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Warm, wet days ahead

Wednesday’s temps could set a record; flooding possible

Observer staff report

Published on November 21, 2017 5:19PM

A warm atmospheric river carrying ample moisture from the tropics started splashing into the Pacific Northwest Tuesday, with plenty of rain ahead through at least Thanksgiving Day. Blue and white colors indicate the wettest parts of the weather system.

University of Washington

A warm atmospheric river carrying ample moisture from the tropics started splashing into the Pacific Northwest Tuesday, with plenty of rain ahead through at least Thanksgiving Day. Blue and white colors indicate the wettest parts of the weather system.

Black and red colors over Pacific County indicate rainfall totals in the range of 2.56 to 10.24 inches in the 72 hours ending at 4 p.m. Thursday. The actual total at lower elevations is likely to be 3 to 5 inches.

University of Washington

Black and red colors over Pacific County indicate rainfall totals in the range of 2.56 to 10.24 inches in the 72 hours ending at 4 p.m. Thursday. The actual total at lower elevations is likely to be 3 to 5 inches.


LONG BEACH — Sun lovers will have little to be thankful for this week, as an atmospheric river blasts into the Pacific Northwest coast bringing ample rain, gray skies and possibly record-warm temperatures.

“After some relatively cool spells in October and early November, Washington’s weather will be headed in the opposite direction as we approach the Thanksgiving holiday,” Washington State University meteorologist Nic Loyd said. “Wednesday and Thursday could be quite mild, as 60s are possible for highs in certain areas, and 40s or even low 50s are possible for low temperatures.”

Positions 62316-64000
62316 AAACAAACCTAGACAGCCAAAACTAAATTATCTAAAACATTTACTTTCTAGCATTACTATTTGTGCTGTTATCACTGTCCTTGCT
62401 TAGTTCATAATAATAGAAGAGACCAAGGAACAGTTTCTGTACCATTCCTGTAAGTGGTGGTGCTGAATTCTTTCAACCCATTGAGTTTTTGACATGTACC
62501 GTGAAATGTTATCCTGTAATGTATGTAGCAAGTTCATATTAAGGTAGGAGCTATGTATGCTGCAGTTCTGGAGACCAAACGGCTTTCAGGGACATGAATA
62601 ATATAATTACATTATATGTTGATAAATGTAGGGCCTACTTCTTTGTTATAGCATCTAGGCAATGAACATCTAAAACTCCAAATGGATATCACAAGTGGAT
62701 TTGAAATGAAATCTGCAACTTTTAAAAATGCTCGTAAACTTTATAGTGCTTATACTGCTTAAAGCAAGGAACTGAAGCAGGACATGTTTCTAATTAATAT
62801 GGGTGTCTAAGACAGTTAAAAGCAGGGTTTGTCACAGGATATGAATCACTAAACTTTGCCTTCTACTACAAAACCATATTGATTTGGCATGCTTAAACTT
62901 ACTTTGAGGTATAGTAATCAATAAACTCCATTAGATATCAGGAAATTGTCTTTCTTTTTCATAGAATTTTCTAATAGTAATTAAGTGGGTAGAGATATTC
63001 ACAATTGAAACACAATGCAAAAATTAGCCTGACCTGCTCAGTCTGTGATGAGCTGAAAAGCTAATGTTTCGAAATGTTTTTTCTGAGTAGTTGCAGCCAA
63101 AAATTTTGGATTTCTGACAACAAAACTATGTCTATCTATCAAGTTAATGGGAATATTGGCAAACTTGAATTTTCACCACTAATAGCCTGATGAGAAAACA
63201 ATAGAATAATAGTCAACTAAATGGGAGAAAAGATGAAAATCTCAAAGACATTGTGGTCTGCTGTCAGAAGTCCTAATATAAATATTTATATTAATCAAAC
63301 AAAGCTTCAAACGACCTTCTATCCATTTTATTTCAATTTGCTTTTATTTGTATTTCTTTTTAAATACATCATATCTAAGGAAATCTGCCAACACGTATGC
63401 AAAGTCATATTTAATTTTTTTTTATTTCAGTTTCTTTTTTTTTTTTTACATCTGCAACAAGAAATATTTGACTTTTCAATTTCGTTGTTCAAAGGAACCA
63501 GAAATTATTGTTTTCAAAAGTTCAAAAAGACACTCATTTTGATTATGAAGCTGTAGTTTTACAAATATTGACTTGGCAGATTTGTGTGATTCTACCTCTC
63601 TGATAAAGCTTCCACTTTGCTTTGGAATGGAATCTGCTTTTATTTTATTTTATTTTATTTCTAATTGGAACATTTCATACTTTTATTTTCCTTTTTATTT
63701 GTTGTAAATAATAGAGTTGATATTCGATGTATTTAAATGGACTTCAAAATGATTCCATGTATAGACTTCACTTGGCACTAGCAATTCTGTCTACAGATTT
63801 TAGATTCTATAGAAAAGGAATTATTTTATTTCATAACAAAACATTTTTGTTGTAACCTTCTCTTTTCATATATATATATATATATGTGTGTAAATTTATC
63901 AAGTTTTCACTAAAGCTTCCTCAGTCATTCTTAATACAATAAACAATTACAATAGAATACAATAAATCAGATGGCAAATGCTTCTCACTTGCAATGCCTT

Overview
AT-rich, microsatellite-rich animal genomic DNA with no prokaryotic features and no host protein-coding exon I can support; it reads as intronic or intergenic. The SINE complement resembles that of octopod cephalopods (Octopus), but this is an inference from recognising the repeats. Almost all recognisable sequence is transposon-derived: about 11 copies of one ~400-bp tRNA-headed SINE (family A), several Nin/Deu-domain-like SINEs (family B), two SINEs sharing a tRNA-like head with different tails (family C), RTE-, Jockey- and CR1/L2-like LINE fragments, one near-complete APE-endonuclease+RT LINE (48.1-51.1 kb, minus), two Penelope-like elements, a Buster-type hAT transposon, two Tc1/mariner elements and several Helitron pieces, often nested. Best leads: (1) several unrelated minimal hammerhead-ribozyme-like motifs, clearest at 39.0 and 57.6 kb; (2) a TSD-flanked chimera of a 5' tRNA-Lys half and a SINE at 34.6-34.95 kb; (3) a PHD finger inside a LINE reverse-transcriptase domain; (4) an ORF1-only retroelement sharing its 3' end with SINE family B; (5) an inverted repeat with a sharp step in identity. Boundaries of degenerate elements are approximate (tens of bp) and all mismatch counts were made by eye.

This Tuesday, University of Washington weatherman Cliff Mass said, “The next 48 hours will be stunning in a number of ways: very heavy precipitation in the mountains, river flooding, and temperatures that will reach record levels.” Mass said there is “an amazing plume of water vapor heading directly from the tropics. It has our name on it.”

Flooding is a possibility, both due to heavy rain and the freezing level rising above 10,000 feet — likely to melt snow in the Olympics and Cascades. In Southwest Washington, flood-prone Grays River near Rosburg rose above its banks this Monday and could again before the week is over. The National Weather Service in Portland predicts rain — heavy at times — through Thanksgiving Day, switching over to showers Thursday night and Friday.

The week’s high on the Long Beach Peninsula will be 60 degrees Wednesday, according to the weather service. But Mass said warmth will be “amazing” in parts of Western Washington, probably breaking Seattle’s daily record Wednesday with a high in the lower 60s.

Mass noted that this week is typically the wettest of the year, according to historical records for our region.



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